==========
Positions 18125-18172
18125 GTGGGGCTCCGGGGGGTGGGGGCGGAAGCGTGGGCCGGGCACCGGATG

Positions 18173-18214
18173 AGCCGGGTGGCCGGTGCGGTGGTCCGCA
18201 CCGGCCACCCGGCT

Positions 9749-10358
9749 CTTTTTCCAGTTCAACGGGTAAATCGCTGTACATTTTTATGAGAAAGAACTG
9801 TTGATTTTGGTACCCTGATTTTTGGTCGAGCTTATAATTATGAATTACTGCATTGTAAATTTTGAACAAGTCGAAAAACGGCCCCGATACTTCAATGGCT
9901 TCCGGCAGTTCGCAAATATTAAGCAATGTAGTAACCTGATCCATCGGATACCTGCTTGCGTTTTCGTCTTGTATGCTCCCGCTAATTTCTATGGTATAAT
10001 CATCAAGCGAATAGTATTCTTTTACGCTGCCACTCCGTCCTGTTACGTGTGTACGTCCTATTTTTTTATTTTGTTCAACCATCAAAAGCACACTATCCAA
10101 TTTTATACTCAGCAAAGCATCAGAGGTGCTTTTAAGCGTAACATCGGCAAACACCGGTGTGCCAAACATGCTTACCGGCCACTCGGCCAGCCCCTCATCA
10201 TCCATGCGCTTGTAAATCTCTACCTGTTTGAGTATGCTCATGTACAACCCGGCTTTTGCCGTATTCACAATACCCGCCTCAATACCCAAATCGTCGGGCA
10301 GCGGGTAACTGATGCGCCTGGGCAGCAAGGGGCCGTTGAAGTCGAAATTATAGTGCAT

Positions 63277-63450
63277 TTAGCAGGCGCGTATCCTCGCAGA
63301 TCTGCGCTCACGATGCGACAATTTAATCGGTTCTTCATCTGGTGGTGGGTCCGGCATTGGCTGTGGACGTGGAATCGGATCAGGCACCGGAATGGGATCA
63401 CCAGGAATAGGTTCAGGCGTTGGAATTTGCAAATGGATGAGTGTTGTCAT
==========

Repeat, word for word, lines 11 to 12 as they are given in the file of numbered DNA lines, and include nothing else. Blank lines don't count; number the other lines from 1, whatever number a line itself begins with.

10101 TTTTATACTCAGCAAAGCATCAGAGGTGCTTTTAAGCGTAACATCGGCAAACACCGGTGTGCCAAACATGCTTACCGGCCACTCGGCCAGCCCCTCATCA
10201 TCCATGCGCTTGTAAATCTCTACCTGTTTGAGTATGCTCATGTACAACCCGGCTTTTGCCGTATTCACAATACCCGCCTCAATACCCAAATCGTCGGGCA